Speaking in Cannes, where XPAND 3D signed a new three year contract renewing its role as the technical partner, company CEO Maria Costeira, considers some of the main challenges facing the 3D market.

Also in Cannes, XPAND launches its new YOUniversal 3D glasses for home and cinema.

How much of the turnover of XPAND 3D is down to cinema? Given the many other fields in which you’re active, is cinema a core part of the company?

In terms of volume of units, it (cinema) is still a very significant part. We manufacture over a million units for cinemas worldwide in terms of pairs of glasses and systems. We have 6000 installations worldwide. That is growing, mainly due to China, India, South America (especially Brazil and Argentina) and Russia and Turkey. The volume of cinema is significant but it’s not the biggest field of the company.

If cinema isn’t driving 3D, what is?

It’s definitely home entertainment in the sense that there are so many TVs and laptops worldwide. For instance, we manufacture for HP. You just have to think that Hewlett Packard is the biggest manufacturer of laptops in the world. We have a computer we specifically design for them called the Envy. That came out 18 months ago, the first series. We manufacture for Phillips. If every single TV that goes out gets shipped with two pairs of glasses, you just have to multiply that. We do JVC, Mitsubishi and Toshiba. We do product design for the majority of consumer electronic brands in the world. XPAND is not a glasses company. Glasses is a means to an end. We have auto-stereoscopic devices, we have passive devices, we have medical devices that have nothing to do with 3D medical.

Do you think that exhibitors are justified in the surcharge they put on tickets for 3D films?

There are markets where that upcharge is becoming unreasonable. I think the US specifically has been a little bit too aggressive, and Mexico, even greater than the US. You also have to give quality. If you want to charge more for something, first the story has to be good. I think to a certain extent that has been the problem. We’ve had a lot of good movies but we have a lot of not so good movies. People get upset when they pay a lot. That  doesn’t mean it is only 3D. People also get upset about that on 2D as well. The last part is if the quality of the technology, the quality they have on screen, is really not good then you really have a problem. Then you really feel ripped off. If the image is so dark you can hardly see what is going on, that is the biggest problem with 3D. It has nothing to do with technology. It has to do with lamp usage on the projector. The majority of problems with the 3D image you see on screen come from the over usage of lamp of the projector. 3D is all about light. If you have an over-burned lamp that has run more hours than it should, we can’t do miracles.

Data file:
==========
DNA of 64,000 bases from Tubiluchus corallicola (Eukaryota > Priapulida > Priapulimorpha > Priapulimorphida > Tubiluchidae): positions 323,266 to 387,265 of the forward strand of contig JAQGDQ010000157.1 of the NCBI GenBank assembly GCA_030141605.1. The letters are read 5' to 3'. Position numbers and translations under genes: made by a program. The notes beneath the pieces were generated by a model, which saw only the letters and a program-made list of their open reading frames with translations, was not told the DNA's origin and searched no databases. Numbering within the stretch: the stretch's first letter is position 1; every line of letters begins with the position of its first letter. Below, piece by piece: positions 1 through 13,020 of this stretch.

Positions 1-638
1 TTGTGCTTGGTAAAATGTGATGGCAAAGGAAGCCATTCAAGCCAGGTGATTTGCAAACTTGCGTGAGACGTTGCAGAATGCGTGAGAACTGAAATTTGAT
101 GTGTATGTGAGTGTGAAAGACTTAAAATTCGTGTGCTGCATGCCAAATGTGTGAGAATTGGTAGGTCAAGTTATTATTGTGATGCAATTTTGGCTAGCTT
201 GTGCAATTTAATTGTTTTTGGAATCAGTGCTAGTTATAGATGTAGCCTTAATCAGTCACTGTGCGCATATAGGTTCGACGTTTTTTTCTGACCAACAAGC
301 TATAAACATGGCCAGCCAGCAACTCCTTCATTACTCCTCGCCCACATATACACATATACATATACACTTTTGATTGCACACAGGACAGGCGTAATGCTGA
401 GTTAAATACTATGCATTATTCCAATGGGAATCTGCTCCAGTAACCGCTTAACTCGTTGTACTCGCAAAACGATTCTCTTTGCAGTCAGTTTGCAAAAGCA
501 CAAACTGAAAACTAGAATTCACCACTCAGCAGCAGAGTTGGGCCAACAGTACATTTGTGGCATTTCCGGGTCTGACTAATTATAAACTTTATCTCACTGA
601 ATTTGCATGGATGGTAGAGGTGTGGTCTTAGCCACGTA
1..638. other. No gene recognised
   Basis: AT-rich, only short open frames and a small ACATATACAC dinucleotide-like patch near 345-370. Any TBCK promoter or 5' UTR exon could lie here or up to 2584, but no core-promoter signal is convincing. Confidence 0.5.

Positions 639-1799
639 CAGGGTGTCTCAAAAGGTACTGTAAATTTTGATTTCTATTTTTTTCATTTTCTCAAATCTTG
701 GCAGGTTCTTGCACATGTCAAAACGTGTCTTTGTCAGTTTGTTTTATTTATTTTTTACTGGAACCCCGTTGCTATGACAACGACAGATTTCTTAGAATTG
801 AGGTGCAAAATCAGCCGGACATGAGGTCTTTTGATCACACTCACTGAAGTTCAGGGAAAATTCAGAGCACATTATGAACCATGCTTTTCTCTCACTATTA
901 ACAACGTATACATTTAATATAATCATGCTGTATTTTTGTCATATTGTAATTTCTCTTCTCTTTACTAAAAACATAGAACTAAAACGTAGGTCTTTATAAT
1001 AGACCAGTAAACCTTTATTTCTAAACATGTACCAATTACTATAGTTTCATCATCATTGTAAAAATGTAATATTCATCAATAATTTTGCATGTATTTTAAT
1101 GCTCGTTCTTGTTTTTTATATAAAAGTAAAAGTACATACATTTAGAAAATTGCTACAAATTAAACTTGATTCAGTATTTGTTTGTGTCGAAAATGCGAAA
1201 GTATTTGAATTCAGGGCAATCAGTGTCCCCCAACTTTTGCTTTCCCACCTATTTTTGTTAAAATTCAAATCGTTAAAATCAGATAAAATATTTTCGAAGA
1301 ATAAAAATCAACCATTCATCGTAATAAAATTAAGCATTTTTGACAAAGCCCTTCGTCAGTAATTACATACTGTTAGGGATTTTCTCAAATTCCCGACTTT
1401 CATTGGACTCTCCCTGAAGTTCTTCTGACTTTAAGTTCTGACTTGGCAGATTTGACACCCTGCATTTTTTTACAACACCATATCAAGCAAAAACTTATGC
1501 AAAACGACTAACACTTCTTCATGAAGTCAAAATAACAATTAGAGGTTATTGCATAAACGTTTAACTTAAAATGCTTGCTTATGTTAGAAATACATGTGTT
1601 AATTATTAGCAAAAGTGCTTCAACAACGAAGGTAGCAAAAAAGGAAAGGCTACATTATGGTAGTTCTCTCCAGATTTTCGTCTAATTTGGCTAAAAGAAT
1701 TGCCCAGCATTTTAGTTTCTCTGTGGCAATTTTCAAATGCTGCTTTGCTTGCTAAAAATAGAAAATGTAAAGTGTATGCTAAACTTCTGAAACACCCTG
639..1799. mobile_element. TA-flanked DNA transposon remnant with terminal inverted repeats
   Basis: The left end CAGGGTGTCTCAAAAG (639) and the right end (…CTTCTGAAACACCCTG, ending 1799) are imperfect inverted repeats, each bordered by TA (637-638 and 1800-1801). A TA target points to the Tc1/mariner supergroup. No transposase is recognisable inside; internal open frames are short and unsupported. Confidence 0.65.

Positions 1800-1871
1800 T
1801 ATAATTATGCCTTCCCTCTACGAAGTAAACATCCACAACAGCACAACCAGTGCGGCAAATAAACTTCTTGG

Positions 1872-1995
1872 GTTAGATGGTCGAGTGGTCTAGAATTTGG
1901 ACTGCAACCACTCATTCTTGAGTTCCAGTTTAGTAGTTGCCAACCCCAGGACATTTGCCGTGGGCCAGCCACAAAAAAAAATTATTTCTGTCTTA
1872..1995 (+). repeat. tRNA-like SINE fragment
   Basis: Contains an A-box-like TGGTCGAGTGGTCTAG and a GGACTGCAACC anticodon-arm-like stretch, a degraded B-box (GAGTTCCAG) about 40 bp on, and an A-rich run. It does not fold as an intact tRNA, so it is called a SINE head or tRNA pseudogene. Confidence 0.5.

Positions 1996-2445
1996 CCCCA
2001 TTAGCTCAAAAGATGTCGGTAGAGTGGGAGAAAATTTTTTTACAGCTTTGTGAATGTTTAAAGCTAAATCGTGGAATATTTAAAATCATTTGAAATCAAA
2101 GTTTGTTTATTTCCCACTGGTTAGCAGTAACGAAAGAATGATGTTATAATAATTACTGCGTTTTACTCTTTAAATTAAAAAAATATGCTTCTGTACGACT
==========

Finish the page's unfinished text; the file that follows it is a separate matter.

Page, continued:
Are the exhibitors being forced to charge more than they would like?

3D became a profit centre.The exhibitors made a big investment in all of this equipment. A lot of them got no subsidies from the studios. The only people actually making money out of this are the studios. To launch a digital movie these days for the exhibitors is a very expensive process. The only place the exhibitors can make some money is selling glasses, which is the RealD business model that the studios incentivized. I am in total disagreement with this because we are not in the glasses business. The cinemas are not a glasses business. We show movies, we sell popcorn, we sell drinks. But 3D should not be about selling glasses. 3D should be about watching a movie. That’s why the box-office prices keeping going up and it’s not always that the patrons who get the best experience possible. I certainly think in some markets you are going to see that going down. In markets like Germany for instance there is almost an equalisation about 2D and 3D movies. I do believe that 3D at this point should still have a little upcharge. I just don’t think it should be greater than 10 or 15%.